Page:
Conflict Resolution As Janus-faced?
WHEN COUNTERINSURGENCY WINS: SRI LANKA’S DEFEAT OF THE TAMIL TIGERS
By Ahmed S. Hashim
Foundation Books, Delhi, 2013, pp. 267, Rs. 850.00
VOLUME XXXVIII NUMBER 7 July 2014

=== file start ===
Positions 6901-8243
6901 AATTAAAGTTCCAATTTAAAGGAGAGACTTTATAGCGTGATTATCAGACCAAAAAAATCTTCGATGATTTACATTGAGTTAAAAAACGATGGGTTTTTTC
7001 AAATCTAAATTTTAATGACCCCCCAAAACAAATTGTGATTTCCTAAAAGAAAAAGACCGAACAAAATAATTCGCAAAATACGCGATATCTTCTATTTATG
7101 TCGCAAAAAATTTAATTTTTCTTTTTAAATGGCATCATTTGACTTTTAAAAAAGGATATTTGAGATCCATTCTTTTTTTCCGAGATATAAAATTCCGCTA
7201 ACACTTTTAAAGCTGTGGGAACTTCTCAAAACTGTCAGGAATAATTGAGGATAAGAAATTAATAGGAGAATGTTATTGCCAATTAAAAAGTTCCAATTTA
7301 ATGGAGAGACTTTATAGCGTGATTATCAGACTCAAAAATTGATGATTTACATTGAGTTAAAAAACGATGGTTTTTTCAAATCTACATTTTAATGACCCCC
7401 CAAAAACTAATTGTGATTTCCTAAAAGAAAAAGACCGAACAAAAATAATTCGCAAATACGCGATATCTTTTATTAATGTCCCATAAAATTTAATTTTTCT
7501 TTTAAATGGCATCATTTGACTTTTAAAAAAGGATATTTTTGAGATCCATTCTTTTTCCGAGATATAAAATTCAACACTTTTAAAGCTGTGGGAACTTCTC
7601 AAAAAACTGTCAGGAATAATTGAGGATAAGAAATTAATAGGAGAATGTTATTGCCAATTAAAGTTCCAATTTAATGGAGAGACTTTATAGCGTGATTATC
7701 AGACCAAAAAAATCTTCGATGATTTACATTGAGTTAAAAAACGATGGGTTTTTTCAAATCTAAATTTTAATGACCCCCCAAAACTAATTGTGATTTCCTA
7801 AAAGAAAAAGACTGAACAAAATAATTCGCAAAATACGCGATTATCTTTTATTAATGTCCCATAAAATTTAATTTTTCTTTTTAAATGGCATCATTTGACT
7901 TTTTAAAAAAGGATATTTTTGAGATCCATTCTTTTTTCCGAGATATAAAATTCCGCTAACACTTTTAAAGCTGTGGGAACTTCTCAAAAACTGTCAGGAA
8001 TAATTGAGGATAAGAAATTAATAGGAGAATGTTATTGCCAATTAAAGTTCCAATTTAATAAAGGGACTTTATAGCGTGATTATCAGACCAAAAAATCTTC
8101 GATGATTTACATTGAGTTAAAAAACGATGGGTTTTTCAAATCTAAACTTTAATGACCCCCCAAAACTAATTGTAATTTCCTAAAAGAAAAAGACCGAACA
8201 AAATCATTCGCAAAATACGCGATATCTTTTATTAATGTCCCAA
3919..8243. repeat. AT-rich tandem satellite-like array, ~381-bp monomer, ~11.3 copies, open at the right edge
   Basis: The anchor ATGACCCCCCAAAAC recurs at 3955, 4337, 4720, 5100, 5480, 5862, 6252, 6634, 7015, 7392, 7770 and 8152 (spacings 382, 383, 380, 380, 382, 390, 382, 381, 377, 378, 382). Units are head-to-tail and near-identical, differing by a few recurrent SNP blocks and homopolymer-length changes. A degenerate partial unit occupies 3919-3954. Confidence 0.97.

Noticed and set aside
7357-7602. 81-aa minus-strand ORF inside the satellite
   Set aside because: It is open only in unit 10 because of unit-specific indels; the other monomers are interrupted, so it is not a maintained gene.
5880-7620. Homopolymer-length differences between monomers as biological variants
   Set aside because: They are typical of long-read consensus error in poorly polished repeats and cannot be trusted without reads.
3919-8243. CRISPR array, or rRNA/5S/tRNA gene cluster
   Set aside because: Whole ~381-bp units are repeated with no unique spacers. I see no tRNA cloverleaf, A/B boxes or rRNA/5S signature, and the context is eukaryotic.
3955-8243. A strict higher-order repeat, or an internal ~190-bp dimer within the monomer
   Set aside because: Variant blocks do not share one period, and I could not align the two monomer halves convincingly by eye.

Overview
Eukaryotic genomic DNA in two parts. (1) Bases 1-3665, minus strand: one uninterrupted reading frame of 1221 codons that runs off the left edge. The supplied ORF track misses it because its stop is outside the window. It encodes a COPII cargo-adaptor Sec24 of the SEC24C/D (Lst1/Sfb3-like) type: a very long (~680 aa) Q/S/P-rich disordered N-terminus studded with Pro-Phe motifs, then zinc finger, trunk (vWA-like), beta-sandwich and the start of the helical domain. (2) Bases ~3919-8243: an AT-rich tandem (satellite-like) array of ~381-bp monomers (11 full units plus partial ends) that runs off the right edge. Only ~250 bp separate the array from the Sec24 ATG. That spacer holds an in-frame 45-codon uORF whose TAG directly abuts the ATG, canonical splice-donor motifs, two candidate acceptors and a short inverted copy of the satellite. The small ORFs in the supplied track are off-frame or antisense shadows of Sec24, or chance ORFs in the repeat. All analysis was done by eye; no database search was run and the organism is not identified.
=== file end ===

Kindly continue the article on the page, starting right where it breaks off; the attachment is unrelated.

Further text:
The author has impressive credentials. With a doctorate from MIT, he has taught at the US Naval War College and lectured at Harvard’s Kennedy School. He is currently Associate Professor at the Rajaratnam School of International Studies (RSIS), Nanyang Technological University, Singapore. The catch is that an American of Turkish-Egyptian origin, he served three terms advising the US command in Iraq after the fall of Saddam. His earlier book Insurgency and Counterinsurgency in Iraq carried his impression of that conflict. His service in Iraq perhaps explains the term ‘defeat’ in the title. To him, Sri Lanka’s ‘defeat’ of the LTTE is without a doubt ‘the first counter insurgency victory of the twenty-first century’ (p.2). This fixation with ‘victory’ and ‘defeat’ is a conceptual error that Americans have been guilty of across many conflict theatres. It can be be attributed to their strategic thinkers, such as the author; but then, the author’s interest itself can be attributed to socialization in the American school of war fighting. In all fairness to the author, it must be acknowledged that he has taken care to caveat his title and effusive introductory lines covering the death of Prabhakaran by highlighting that military victory is but a step towards conflict resolution. His concluding chapter does justice to the miles that remain for the Sri Lankan state to traverse out of the post-conflict environment it is in. He brings out the important point that victory can be lost in case the politics does not keep pace. That this is not happening in Sri Lanka is apparent with its latest stricture in the UN Human Rights Council which decided with a vote of 23 to 12 and 12 abstentions to investigate Sri Lanka’s record during the final stages of the conflict. It is clear that Prabhakaran may yet have the last laugh with the three Rajapakses—the President, the Defence Minister and his advisor—possibly being arraigned in front of the International Criminal Court at curtains to the conflict. That would indeed be a befitting end, not least from poetic justice point of view but as instruction to governments that watched, and prefer to continue to do so, with hands firmly behind their backs, not excluding the Indian Government. As the regional power, it is curious that Ahmed barely notes India&...